At least, thanks to all the vaccinations and boosters, I never had a fever with COVID. I was, however, fatigued and irritable. (Addendum from Andy: “Really irritable. Especially after I got Paxlovid and tested negative within 3 days and Baby D never tested positive at all and you tested positive for like two weeks and coughed and had a sore throat FOREVER!” Addendum from author: “Everyone now realizes my irritation was fully justified, honey. Thank you.”)

COVID also gave me the worst, longest stuffy nose of my life. It lasted four weeks. Do not recommend.

Once my nasal passages finally cleared, though, faint scents followed. I could smell Vick’s! Cinnamon. Even freesia.

No doubt everyone in the Costco gas line thought I was unhinged as I inhaled mightily and smiled at the pump. Repeatedly.

My sense of taste took a week longer to return, but once I could smell coffee, I could also taste it.

The one surprise was a missing smell: the dog didn’t reek of skunk.

Skunk eating out of dog's food dish.
Spicy Squirrel helping itself to dog’s food.

He’d tangled with a spicy squirrel back in January. Baths of hydrogen peroxide, dawn dish soap, and baking soda had gotten the stench off his skin and fur, but the skunk-laden exhalations from his nostrils and mouth were still incredibly noxious when I got COVID in February.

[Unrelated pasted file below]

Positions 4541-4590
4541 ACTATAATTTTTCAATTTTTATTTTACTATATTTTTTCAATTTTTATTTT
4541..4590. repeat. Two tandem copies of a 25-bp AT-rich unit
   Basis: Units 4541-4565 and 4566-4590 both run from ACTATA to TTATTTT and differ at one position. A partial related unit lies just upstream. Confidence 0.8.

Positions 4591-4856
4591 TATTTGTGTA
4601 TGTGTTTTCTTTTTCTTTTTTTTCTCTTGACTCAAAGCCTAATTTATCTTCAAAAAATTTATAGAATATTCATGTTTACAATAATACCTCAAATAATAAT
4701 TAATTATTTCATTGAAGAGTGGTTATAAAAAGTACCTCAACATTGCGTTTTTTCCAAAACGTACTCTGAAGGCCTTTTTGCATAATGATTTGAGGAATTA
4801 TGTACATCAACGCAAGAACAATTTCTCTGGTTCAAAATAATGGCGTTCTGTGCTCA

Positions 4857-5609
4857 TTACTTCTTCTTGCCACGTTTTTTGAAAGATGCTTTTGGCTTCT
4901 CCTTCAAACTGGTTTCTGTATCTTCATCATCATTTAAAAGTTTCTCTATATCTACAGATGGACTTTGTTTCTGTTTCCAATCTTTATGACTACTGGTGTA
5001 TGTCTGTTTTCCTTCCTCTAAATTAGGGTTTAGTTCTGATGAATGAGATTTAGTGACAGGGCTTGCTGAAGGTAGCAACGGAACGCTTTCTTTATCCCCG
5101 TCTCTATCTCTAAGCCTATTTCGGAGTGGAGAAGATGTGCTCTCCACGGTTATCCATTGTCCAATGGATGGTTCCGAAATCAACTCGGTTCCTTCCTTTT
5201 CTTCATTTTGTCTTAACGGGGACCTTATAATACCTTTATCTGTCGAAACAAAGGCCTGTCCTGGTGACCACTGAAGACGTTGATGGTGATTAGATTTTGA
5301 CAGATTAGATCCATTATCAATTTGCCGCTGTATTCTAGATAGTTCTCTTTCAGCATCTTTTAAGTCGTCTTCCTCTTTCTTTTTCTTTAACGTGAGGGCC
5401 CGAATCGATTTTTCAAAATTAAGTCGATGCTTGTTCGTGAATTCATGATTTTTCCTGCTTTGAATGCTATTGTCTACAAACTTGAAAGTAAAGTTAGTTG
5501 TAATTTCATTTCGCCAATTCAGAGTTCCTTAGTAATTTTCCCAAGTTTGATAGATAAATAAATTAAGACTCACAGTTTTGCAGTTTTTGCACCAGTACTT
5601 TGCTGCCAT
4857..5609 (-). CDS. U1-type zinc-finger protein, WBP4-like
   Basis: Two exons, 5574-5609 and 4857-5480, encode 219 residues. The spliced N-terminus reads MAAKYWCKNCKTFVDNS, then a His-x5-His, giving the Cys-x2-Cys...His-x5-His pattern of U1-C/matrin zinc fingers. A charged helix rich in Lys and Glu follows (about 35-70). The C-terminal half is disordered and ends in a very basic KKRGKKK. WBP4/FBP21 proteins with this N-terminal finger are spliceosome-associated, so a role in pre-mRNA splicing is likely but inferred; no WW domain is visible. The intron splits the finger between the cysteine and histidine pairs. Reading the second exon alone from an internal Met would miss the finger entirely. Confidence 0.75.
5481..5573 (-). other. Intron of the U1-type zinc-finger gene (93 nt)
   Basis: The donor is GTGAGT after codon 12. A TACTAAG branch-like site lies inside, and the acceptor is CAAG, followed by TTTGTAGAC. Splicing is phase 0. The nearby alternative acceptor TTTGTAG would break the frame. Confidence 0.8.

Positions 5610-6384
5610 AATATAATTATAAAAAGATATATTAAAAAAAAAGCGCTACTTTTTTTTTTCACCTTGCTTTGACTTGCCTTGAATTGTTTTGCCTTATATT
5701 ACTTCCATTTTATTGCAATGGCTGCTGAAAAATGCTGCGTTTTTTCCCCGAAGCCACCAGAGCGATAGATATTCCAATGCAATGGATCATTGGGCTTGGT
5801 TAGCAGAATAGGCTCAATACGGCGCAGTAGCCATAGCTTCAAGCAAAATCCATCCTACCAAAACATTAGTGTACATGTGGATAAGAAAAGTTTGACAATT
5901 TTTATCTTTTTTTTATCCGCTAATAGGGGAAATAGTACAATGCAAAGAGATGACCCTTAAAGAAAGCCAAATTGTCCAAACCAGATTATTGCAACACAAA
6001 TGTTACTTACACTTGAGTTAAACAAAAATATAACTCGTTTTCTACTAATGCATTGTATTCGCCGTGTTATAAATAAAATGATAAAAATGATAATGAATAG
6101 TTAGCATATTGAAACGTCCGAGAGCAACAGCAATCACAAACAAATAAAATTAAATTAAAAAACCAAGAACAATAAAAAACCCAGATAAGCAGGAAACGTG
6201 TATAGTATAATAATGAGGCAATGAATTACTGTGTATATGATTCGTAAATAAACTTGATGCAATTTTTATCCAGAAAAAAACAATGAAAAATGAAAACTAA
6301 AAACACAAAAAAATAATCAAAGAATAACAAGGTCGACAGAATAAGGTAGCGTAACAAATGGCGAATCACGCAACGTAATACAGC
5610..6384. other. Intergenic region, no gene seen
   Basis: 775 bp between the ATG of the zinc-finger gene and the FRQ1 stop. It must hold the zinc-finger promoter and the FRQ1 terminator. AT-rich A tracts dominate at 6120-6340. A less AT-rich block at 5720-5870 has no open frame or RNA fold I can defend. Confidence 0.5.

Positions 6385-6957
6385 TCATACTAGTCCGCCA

“Do you smell skunk on the dog?” I asked Andy in mid-March.

“Not anymore.”

I asked Baby D, “Does the dog’s breath still stink?”


“Huh. I didn’t expect it to disappear so fast.”

Andy gave me an incredulous look and said, “It’s been two months, honey. That is not fast.”

About ten days ago, as I clipped the dog’s leash to his collar, I smelled skunk. I muttered to the dog, “Damn. I hope that skunk isn’t lurking outside the gate.”

We didn’t see a skunk by the gate.

We didn’t see a skunk anywhere on our three-mile walk, in fact.

But when we got back, I smelled skunk again. The penny finally dropped.

“It’s you!” I told the dog, hugging his stinky face. “Your breath is still foul! You DO smell like skunk! Andy just can’t smell it. Even Baby D can’t smell it! ONLY I CAN SMELL IT!”

I was back, baby.

Tasteless (#352)

Karma comes in many forms.

You might, for example, write a gloating glowing, envy-inducing post about what an amazing chef your husband is, complete with mouth-water photos of eggs Benedict and beef Wellington.

Only to find yourself unable to taste ANY food a few weeks later. Because after 3 years of dodging, COVID finally got you.

And you can’t even figure out how the motherfucker did it.

I wear a mask indoors EVERYWHERE and I hardly go anywhere. Just the store, and monthly soccer/ PTA meetings (with my KN95). Andy and I don’t do movies, concerts, or big sporting events. We only go to outdoor soccer games for Baby D and we don’t sit close to other parents. The only place we go out to eat is sushi once a month—right when they open, when no one else in there, the staff is masked, we only unmask to eat, etc. Our whole family is vaccinated, boosted, and bivalent boosted. We had a very small dinner with one (vaccinated, boosted) family at Christmas and another at New Year’s (with windows open and plenty of ventilation).

If I meet another mom for lunch, we eat outside. If I visit a friend who has a new kitten in her house, I wear a mask. Hair stylist? Mask.  Pedicure three times a year? Mask.